maturation of the autophagosome requires an intact endocytic
trafficking pathway, components of the endosomal sorting
complex required for transport (ESCRT) pathway, and
components involved in endocytic vesicle fusion [
ESCRT mutants failed to complete autophagic maturation
due to the lack of autophagosome fusion with the
endolysosomal system and resulted in an increased number of
]. Remarkably, autophagy modulators
regulate MVB formation and exosome release (Fig. 1 (A)).
MVBs are derived from endosomes by inward budding of
their membrane to create intraluminal vesicles (ILVs) .
Once formed, MVBs can go through the secretory or
lysosomal pathway. In the secretory pathway, the MVB can fuse
with the plasma membrane to release its intraluminal vesicles
as exosomes directly into the extracellular space. In the
lysosomal pathway, the MVBs fuse with a lysosome, or
alternatively with the autophagosome, to become an amphisome
prior to fusion with a lysosome, ultimately leading to content
35, 43, 44
]. In autophagy induction, MVBs are
directed to the autophagic pathway with consequently greater
autophagic degradation and inhibition of exosome release.
Alternatively, in a blockage of autophagosome maturation or
fusion with a lysosome, the equilibrium would be shifted
toward the endo-/exosomal pathway through the fusion of
autophagosomes to MVBs and release in exosomes. This
dynamic interaction between these interconnected pathways
may be of great significance in the context of cellular stress
Phagocytosis (Fig. 1 (A)), a prominent endocytic pathway,
is regulated by ATG proteins . During this
LC3associated phagocytosis (LAP) process, MAP-LC3 seemed
to be transiently recruited to a subset of the phagosome
membrane, which is surrounded by pathogen-associated
molecular pattern (PAMP) receptors, thus enhancing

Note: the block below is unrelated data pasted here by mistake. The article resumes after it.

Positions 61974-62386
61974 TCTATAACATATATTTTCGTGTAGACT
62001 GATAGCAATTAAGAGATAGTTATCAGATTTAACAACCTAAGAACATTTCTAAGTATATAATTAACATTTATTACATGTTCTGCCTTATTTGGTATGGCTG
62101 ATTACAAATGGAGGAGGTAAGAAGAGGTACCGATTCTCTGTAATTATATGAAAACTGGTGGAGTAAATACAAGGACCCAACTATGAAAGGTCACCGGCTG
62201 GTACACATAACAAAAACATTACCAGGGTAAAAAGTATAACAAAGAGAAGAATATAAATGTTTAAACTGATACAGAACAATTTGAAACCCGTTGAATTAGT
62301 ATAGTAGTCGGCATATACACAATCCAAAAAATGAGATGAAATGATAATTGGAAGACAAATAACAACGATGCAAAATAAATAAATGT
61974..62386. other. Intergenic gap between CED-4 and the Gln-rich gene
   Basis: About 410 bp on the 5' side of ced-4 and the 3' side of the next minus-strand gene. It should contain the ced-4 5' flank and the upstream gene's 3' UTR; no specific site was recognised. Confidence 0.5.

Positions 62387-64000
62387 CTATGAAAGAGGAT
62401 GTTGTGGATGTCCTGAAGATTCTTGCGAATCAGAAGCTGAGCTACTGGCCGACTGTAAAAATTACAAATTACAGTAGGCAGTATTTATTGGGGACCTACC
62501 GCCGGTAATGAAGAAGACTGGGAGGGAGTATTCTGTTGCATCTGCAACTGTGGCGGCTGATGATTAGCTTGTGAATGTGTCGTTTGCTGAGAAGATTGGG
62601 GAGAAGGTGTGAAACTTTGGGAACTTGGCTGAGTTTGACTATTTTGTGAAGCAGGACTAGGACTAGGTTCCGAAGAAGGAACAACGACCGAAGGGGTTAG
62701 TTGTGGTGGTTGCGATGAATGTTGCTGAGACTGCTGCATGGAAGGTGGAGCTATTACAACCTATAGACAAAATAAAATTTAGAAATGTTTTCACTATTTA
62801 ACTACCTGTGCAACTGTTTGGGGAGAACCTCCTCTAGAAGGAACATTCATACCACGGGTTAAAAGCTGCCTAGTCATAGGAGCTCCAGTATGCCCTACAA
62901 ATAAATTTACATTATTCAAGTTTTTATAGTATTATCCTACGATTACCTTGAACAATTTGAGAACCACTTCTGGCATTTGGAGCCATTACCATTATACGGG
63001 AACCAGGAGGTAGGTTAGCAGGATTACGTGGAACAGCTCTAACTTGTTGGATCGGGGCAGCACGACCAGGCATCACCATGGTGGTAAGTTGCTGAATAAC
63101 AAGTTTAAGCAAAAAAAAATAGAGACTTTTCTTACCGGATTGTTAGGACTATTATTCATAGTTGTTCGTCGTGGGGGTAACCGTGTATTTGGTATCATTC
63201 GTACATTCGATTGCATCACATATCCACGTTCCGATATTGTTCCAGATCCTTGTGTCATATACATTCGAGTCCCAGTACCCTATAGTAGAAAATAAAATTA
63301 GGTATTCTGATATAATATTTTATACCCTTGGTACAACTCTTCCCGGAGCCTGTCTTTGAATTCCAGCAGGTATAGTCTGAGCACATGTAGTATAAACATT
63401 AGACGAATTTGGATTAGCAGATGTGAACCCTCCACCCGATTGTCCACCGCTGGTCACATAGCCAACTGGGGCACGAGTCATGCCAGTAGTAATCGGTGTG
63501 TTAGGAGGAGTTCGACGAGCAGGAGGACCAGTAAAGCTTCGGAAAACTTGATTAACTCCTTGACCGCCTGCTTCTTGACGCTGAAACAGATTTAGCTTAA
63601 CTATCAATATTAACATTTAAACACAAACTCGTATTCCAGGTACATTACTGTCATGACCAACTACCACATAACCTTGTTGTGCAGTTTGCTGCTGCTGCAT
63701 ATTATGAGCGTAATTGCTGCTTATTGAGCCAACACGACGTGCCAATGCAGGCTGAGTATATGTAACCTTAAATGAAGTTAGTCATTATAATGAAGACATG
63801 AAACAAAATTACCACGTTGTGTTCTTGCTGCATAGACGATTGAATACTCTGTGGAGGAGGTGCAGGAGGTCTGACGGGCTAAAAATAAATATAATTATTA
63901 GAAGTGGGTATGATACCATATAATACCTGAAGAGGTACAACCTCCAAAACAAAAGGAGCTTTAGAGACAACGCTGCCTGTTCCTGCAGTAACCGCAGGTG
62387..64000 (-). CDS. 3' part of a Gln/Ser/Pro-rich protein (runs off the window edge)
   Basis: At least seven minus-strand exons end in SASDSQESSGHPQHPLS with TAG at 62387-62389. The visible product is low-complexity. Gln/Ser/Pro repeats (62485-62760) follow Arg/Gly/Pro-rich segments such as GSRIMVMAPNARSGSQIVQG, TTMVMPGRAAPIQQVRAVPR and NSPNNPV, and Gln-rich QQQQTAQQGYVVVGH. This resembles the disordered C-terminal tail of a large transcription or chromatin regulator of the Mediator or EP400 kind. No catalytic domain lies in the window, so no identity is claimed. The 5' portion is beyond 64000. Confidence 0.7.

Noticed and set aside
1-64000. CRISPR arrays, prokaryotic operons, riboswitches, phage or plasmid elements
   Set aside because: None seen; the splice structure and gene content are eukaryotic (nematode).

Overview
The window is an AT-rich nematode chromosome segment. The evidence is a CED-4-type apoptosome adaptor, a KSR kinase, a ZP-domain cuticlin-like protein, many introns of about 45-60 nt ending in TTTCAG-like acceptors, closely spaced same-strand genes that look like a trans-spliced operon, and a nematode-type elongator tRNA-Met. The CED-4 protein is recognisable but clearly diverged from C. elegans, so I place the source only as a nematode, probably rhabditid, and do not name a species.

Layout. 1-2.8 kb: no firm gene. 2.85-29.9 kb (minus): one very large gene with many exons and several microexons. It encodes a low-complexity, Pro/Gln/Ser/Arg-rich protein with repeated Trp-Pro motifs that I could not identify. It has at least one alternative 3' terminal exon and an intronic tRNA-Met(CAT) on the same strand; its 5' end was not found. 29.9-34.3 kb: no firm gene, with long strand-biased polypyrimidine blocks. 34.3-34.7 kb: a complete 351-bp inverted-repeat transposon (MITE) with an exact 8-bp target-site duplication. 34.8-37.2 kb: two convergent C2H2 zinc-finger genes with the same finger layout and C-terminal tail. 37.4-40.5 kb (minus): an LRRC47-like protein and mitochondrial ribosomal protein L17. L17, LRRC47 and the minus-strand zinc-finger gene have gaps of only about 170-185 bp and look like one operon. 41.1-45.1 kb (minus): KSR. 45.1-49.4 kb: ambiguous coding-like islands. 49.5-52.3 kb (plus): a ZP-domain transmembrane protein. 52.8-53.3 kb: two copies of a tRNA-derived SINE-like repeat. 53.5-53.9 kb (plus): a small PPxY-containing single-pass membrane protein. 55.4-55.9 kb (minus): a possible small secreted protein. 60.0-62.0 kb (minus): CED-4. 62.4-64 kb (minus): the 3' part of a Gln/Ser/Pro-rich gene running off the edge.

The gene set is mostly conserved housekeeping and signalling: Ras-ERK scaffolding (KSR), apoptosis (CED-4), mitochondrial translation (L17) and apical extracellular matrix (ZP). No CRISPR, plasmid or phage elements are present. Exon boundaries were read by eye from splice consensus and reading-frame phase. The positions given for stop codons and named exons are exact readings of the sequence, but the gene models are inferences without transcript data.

phagosome fusion with lysosomes [
]. The generation
of reactive oxygen species (ROS) produced by NADPH
oxidases-2 (NOX-2) at the phagosome was proposed to be
necessary in maintaining the conjugation of MAP-LC3 to
phagosomes in LAP . The fate of these phagosomes
depends on their cellular background. In plasmacytoid
dendritic cells (pDCs) and human macrophages, LAP
vesicles seem to be stabilized for fusion with toll-like
receptors (TLRs) that contain endosomes and postponed
the presentation of extracellular antigens for MHC class II
]. Thus, the autophagy machinery that mediates LAP
can affect the fate of phagosomes and the processing of
Autophagy and antigen presentation in cancer
Recent accumulating evidence has shown that the autophagy
pathway plays a crucial role in antigen processing (Fig. 1 (B)).
Cancer cells use autophagosome formation to fuse
endogenous and exogenous antigen processes with MHC I and II for
antigen presentation to T cells, which is of great significance
in antitumor immune response [
Autophagy can deliver cytoplasmic constituents for
lysosomal hydrolysis, which contributes to the
processing of endogenous antigens for presentation by MHC II
]. Some previous studies revealed that
antigens, including tumor antigens, can be presented on
MHC II molecules. For example, the agents specifically
blocking autophagy (3-MA and Wortmannin) were
shown to reduce the capacity of dendritic cells (DCs) to
present MHC II-restricted peptide derived from
endogenously synthesized mucin1 (MUC1), which is a
heterodimeric protein that is aberrantly expressed in
various cancer cells [
]. It is likely that some
anticancer drugs potentially act by triggering autophagy and,
by doing so, could cause an enhanced presentation of
intracellular CD4+ T cell epitopes in MHC II-expressing
tumor cells. These studies demonstrated that autophagy
facilitates MHC II presentation of peptides from
intracellular proteins in a general way and indicated that
autophagy might act as a potential mechanism for the
presentation of tumor antigen to MHC molecules.
Different from antigen processing for MHC II